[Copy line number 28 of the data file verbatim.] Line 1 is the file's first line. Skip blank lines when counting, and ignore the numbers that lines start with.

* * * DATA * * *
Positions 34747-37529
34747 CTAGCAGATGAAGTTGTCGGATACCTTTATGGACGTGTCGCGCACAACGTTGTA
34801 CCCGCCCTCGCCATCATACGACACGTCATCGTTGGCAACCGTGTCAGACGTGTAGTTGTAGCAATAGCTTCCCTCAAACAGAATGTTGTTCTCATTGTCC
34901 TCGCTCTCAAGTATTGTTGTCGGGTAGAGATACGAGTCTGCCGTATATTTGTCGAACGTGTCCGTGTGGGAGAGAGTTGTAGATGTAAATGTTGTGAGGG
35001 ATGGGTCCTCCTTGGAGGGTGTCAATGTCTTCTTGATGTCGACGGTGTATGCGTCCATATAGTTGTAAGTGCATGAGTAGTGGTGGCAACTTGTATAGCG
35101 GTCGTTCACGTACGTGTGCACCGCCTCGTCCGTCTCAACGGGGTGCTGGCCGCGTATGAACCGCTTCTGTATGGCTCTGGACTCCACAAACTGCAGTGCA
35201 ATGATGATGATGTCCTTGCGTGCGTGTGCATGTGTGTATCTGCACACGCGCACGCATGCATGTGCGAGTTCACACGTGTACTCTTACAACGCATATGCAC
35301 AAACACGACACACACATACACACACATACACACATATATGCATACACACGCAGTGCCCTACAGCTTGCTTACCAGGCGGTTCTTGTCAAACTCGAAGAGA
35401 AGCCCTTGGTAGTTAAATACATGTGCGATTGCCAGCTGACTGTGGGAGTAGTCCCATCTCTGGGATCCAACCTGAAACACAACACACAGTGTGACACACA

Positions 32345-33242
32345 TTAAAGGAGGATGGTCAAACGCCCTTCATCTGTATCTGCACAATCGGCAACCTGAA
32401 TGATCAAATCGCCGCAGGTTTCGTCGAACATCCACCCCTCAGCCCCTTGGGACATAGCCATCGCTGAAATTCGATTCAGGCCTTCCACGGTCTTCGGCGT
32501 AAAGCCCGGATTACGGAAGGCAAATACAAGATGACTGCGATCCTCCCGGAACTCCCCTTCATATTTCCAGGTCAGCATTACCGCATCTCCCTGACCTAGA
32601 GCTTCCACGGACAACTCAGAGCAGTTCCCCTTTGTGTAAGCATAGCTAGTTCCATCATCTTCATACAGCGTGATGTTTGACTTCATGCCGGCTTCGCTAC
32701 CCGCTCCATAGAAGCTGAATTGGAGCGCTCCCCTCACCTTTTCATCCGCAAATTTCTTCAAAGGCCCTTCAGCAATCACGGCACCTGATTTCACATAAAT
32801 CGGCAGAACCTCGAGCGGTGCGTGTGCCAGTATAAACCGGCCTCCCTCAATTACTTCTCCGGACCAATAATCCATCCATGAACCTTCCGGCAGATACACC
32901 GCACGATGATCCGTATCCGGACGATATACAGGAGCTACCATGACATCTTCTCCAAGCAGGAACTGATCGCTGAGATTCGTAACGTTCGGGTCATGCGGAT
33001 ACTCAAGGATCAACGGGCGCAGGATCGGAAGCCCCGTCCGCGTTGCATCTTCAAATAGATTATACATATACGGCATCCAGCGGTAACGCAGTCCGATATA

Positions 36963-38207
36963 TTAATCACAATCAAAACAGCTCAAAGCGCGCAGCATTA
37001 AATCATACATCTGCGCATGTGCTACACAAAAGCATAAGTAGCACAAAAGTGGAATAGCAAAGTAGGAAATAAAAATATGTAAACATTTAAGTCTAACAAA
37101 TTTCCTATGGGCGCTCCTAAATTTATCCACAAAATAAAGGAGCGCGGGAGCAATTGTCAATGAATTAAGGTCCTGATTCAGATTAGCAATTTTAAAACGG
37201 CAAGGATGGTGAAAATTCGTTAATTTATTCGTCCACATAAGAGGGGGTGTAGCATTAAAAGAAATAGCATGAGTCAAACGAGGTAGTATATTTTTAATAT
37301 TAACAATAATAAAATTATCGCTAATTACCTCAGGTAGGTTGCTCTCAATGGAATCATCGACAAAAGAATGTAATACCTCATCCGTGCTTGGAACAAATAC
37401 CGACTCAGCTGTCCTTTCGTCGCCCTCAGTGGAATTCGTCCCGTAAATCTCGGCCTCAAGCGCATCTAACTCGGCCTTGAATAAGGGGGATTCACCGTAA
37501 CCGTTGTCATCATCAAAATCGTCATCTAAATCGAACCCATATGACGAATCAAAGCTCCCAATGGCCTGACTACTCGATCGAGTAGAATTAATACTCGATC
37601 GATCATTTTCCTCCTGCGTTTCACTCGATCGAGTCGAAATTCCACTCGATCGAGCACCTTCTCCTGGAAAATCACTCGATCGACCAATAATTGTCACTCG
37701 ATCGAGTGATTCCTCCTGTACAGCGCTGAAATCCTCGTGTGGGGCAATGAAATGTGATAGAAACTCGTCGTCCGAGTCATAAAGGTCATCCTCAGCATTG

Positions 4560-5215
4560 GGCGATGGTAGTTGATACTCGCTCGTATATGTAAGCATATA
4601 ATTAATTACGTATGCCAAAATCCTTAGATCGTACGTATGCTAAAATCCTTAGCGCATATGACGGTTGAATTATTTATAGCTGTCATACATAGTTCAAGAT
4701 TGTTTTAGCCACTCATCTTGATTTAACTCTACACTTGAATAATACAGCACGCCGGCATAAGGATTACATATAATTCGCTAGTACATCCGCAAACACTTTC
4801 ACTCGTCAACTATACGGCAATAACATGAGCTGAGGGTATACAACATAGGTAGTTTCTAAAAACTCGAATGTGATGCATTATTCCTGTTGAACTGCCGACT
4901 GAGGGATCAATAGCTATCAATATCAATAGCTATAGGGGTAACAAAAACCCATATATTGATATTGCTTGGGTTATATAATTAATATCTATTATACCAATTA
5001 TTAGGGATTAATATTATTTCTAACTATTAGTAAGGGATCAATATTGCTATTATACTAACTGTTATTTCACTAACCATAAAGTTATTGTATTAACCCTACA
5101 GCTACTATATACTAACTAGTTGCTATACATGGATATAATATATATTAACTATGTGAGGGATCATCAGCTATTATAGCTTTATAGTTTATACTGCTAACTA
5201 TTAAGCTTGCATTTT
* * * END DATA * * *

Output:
37701 ATCGAGTGATTCCTCCTGTACAGCGCTGAAATCCTCGTGTGGGGCAATGAAATGTGATAGAAACTCGTCGTCCGAGTCATAAAGGTCATCCTCAGCATTG